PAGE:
Getting A Loan – The Pros and Cons
The first con of getting a loan comes up before you’ve even taken one out, and that’s the fact that you might not get one at all. Credit ratings and computers rule the day when it comes to loans, and if yours doesn’t look good, you won’t find a bank willing to lend to you. You’ll only be granted finance if your creditor likes the odds that you’ll give them the money back. Would you look like a safe bet to your bank, or are you long-odds bet, like a mobile slots game? If you’re one of life’s mobile slots games, a bank isn’t going to put money into you. Mobile slots games are a lot of fun to play on website like Rose Slots casino, but only a fool would ever bank on getting out more than they put in. Institutions who lend money are very cautious gamblers. That’s how they came to have so much money in the first place.
Let’s look beyond that, though. Let’s say you got the loan, and you can afford the repayments. As we said earlier, even if the repayments are fine, you’re still sacrificing some of your monthly income to cover those repayments. You’ll also be paying an interest rate on top of the balance. That means when all’s said and done, you’ll have paid back more than you borrowed in the first place. That means that you don’t just have to be sure you want to pay the full price of your potential expensive purchase: you have to be sure that you want to pay even more for it, and have those repayments hanging around your neck for years.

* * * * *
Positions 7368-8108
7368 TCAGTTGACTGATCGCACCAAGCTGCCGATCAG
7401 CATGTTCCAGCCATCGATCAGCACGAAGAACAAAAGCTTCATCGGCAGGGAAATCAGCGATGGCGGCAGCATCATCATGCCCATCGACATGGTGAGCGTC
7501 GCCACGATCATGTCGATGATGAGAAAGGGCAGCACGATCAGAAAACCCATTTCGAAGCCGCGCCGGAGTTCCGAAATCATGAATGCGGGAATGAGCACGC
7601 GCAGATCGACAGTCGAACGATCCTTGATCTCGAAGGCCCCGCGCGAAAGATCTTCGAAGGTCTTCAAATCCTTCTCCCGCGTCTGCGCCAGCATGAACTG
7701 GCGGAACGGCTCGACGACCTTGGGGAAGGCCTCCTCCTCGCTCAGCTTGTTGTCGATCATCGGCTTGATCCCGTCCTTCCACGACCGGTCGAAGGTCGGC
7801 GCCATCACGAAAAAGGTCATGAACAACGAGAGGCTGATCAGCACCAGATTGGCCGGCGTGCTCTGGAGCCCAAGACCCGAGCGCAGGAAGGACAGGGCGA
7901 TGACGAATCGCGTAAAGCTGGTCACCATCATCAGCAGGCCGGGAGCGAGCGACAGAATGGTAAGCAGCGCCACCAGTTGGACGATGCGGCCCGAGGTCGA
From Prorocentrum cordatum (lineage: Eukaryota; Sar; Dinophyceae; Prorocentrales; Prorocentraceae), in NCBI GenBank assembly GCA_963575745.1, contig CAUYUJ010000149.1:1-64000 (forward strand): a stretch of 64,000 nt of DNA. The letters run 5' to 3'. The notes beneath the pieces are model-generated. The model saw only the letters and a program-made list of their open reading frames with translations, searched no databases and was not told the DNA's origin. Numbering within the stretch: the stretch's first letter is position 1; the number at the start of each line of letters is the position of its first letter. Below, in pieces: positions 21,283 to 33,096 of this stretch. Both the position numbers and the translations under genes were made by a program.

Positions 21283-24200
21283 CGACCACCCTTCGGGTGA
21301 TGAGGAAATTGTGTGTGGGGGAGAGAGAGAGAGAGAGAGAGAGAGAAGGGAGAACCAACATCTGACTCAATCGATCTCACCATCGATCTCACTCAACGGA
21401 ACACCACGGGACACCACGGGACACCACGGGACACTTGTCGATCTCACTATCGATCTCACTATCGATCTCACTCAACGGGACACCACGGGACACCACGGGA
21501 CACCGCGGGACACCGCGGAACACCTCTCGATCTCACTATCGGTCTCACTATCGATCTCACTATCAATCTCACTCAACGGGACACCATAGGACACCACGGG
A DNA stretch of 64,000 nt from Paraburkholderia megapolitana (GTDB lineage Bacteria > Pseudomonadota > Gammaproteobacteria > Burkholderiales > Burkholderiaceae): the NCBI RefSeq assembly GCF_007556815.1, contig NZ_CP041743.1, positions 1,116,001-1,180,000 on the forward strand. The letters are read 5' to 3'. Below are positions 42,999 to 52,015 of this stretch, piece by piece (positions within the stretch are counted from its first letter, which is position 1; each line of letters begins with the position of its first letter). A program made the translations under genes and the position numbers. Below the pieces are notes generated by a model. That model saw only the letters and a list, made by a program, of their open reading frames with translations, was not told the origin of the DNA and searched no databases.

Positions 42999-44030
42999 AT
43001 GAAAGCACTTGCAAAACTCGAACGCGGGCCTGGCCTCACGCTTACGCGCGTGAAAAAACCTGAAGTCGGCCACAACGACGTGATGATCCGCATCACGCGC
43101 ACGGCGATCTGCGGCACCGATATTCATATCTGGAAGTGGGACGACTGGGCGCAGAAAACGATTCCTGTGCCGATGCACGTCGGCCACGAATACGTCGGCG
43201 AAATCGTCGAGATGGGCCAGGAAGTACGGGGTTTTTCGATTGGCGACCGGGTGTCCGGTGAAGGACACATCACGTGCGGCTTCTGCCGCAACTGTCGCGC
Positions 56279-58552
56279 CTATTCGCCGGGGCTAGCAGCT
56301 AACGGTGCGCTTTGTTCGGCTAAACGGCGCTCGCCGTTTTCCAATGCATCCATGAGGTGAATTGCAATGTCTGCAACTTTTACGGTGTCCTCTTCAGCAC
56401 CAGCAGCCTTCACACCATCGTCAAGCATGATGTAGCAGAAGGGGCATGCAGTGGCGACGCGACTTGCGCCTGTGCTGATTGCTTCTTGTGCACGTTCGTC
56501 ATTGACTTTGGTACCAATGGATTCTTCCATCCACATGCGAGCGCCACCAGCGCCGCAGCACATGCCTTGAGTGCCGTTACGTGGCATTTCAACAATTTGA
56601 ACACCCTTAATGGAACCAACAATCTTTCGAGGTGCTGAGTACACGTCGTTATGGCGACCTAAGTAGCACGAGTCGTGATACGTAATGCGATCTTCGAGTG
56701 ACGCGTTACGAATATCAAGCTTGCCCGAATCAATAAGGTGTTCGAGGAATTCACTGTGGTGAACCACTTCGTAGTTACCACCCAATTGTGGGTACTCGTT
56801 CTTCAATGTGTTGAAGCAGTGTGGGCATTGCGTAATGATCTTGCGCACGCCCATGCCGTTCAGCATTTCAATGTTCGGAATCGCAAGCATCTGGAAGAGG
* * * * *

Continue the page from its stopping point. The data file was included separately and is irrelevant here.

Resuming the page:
There are obvious pros, though. The most obvious one is that you have the money immediately, and you don’t have to spend time and effort building up a pot of savings. You can either keep the savings you have, or you can make a large purchase without having any savings at all. In some cases, you’ll be able to apply for credit via the seller of whatever it is you’re trying to buy, and you’ll get a result instantly. Loans are convenient, and in a lot of cases, they’re the only viable way of making a big purchase. If you want to buy a $300,000 house in cash, you’ll be saving up for a long time. A mortgage will get you there a lot faster.
Is There A Winner?
On the face of it, using savings where possible appears to be the wiser option. You don’t put yourself into debt by doing it, and you don’t run the risk of incurring defaults or having your credit rating damaged if something goes wrong in the future. If you want to make a big purchase and you have the money in savings to do it, then using those savings is the safest way to go about the process.
In practice, though, sometimes loans are necessary. Unless you’re prepared to spend years saving up for the really big buys that life sometimes demands of us, a loan is the only way to go. That’s why keeping a healthy credit status us so important!
Ultimately, if you’re considering taking out a large loan and you’re not sure it’s the right thing to do, you should speak to a qualified financial services professional before making your next move.